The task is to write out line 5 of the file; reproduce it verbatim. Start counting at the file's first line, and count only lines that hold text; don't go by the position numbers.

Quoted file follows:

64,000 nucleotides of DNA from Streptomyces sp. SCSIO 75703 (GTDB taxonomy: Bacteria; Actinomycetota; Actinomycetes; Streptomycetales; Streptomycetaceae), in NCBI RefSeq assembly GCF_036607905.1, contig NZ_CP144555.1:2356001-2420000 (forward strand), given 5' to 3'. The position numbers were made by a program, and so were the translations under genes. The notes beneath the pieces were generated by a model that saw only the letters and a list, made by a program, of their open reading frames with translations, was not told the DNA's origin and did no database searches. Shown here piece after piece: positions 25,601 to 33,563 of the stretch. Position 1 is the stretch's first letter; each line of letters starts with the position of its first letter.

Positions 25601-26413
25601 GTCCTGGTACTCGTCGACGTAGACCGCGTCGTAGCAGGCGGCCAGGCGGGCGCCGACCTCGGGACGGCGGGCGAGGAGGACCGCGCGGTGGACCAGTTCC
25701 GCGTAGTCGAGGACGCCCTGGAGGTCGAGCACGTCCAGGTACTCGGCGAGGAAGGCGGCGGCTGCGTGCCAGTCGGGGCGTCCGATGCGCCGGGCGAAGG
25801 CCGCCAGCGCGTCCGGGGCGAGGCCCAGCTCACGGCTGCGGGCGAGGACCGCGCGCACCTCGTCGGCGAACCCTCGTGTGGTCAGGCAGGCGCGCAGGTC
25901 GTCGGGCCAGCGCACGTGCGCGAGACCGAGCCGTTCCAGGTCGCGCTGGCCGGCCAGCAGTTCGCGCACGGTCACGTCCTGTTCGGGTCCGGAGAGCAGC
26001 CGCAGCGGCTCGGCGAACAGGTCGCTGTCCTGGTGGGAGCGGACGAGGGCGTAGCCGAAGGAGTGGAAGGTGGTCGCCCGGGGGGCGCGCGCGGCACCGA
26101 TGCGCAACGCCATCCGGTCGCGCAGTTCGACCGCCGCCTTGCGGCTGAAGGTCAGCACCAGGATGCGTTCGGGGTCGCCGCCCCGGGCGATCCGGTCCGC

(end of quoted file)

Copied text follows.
25801 CCGCCAGCGCGTCCGGGGCGAGGCCCAGCTCACGGCTGCGGGCGAGGACCGCGCGCACCTCGTCGGCGAACCCTCGTGTGGTCAGGCAGGCGCGCAGGTC